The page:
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Working Mothers Topics..

You are here : home > Working Mothers > General Issues of Working Mother > Deciding To Work or Not to Work

Deciding To Work or Not to Work

Deciding To Work or Not to Work

Women all over the world face the same dilemma at one stage of their life – to work or not to work? This problem can have a tacky solution. How can a woman arrive at a solution without having any guilt of leaving the child or quitting the job? Read on to find a solution.

I am a young professional with a good career ahead of me….or so I thought. Now on maternity leave with my new baby, I feel torn over going back to work and staying home to look after my baby. What should I do?

To come to a decision that will make you comfortable, (it is unlikely that you will be truly certain that you made the right choice) you have to listen to your heart carefully. Are you the sort of person that will go out of her mind if confined to the walls of her home with only a baby for company?

There are many of us who do not cope well with staying home. Would you be bored, long for external stimuli, travel and meeting new people? Or would you be content to be a homemaker, to be around to enjoy that first step, that first word, of the baby?

There are other factors that would also assist you in making the decision:

(1) Economic Situation

Is your income helping towards holding your home together? If it is your income that your home depends upon, you have little other option than to continue working. If your home is not dependent upon your income, but requires some of it for extra expenses or savings for the future, then you have the choice to continue with your work or to look for alternative, part time employment.

(2) Family Situation

Do you live in a nuclear or joint family? Are there family members who would contribute to looking after baby in your absence? Please remember, any family help should be volunteered. You cannot foist your child onto a relative and expect that relative to be happy to give up her hard earned time and freedom to look after your child.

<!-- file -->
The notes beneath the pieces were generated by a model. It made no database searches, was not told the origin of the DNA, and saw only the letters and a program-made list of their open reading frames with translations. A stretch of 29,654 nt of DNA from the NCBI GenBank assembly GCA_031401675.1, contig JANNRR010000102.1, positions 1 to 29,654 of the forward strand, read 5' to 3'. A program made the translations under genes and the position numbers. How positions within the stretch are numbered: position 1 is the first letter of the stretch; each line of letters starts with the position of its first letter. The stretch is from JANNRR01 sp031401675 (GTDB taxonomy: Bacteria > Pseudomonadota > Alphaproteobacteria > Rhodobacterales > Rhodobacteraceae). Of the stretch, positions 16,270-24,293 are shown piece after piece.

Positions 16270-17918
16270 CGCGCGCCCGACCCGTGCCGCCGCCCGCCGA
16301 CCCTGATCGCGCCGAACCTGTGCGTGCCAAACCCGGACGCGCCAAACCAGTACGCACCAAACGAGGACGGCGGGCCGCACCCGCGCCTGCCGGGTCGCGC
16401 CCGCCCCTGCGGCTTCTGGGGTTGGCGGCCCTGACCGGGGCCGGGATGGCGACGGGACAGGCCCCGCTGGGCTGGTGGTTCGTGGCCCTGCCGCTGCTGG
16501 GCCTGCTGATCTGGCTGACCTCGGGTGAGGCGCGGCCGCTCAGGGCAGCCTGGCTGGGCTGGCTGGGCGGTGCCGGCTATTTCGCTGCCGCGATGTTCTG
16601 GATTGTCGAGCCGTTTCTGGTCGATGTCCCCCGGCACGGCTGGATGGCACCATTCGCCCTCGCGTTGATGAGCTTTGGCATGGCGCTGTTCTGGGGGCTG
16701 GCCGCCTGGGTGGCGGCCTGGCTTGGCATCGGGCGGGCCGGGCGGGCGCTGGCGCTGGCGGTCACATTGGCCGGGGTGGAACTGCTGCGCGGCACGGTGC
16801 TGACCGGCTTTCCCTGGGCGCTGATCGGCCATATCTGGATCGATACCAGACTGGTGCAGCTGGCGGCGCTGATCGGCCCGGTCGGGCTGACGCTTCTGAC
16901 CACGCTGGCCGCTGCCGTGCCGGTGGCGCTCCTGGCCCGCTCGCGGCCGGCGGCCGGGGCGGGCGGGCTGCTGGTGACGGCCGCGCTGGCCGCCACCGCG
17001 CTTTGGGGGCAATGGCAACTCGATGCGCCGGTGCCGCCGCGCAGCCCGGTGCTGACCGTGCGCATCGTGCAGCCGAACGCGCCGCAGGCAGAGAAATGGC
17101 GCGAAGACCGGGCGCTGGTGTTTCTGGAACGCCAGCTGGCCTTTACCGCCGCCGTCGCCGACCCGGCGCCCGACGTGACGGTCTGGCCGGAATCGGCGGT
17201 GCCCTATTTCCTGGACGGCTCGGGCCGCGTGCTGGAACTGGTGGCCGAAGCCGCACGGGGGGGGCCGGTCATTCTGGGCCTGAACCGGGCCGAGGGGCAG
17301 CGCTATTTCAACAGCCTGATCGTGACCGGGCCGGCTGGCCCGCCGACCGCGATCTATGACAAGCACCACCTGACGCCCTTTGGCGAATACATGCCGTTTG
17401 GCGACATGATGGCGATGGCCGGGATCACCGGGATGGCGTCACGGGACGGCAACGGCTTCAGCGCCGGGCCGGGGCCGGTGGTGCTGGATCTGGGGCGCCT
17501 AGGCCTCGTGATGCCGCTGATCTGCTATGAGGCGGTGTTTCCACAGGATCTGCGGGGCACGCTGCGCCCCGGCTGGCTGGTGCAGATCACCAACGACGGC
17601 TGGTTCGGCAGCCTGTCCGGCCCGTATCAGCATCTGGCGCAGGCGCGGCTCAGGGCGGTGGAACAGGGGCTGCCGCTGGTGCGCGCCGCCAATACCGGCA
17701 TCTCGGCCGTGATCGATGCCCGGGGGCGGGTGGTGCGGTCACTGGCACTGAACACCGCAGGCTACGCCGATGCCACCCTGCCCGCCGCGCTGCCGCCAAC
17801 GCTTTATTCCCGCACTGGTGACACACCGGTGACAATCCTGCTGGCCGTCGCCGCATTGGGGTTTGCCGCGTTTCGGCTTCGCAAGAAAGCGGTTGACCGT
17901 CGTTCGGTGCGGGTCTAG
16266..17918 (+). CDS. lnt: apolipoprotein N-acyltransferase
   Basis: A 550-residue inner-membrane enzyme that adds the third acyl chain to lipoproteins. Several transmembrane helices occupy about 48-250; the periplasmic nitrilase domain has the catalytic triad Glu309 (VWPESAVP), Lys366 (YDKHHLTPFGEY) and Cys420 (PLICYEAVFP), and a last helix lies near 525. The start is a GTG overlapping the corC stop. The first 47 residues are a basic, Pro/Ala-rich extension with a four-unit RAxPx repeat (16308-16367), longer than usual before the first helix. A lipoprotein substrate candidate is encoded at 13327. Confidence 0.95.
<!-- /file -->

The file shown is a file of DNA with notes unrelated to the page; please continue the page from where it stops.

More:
(3) Support System

A lot of working mothers depend entirely on either a creche or their domestic help to look after their children in their absence. There are some domestics who get attached to baby and do a darned fine job of looking after baby. But then again, a lot of them do not. You have not only to be comfortable about leaving your child to a creche or a domestic, but you also ideally need to have a friend, relative or neighbour look in once in a while to ensure that all is well. You also need to relieve your domestic of all chores at least once in a day (when you get back from work) to enable her to refresh her mind and to relax. Give her an hour off every evening, to go for long walks or to chat with other maids downstairs. Remember, a cheerful care giver makes for a happy child.

(4) Own Needs

Are you an ambitious, career minded individual? Do you identify yourself as being somebody in your field? Do you thoroughly enjoy applying your skills in your area of expertise? Do you look forward to climbing the corporate ladder? The reality is that if you quit now, you will have a lot of making up to do whenever you get back, whether in the form of a changed working environment, new bosses and colleagues, new skills or otherwise.

As a working mother, you will miss some important events in your child’s life. On the other hand, in a few years, your child will be grown and you may have missed career opportunities. You need to weigh the pros and cons and arrive at a decision that will suit you personally.

I have decided that I cannot stay at home any more. I must get back to work before I lose my mind. But my friends say that my working will have an adverse effect on my child. Can this be true?

In short, absolutely not. It has been found that working moms have a positive impact on their children. Not only do they grow up with a healthy attitude towards working, but they learn to value mom’s time and presence more, too. Working mothers make good role models. Such mothers tend to emphasise the importance of education. Further, thanks to a dual income, standard of living is higher than it would have been on a single income. Research has shown that kids do not suffer if their moms are career women.

However, jobs can be demanding in terms of time and also energy. Working mothers tend to spread themselves very thin. If you are always too tired after work to spend time with the children, (and this includes children of all ages), then they feel they have to compete with your job for your attention and will sooner or later resent your job…. or you, for this. If both parents are not spending enough time with their children, it can have an adverse effect on their children’s development.

Quality time spent with the children is a wonderful thing but it must be spent doing activities BOTH parties enjoy. If you spend your evenings nagging them to clear up or screaming at them to finish their homework, they would probably rather you worked late!

You may also be interested in:

Managing the Home
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Dee Belle
Dee Belle.8 years ago

I have never been into work even before I got pregnant with my second baby. However, at first, I wanted to find a work after giving birth. But, I realized, working is not my priority at the moment. I have a newborn to take good care of. Then, thanks to online jobs that I am earning while watching my kids around at home. It's worth keeping and satisfying. Having income with more time with the family.
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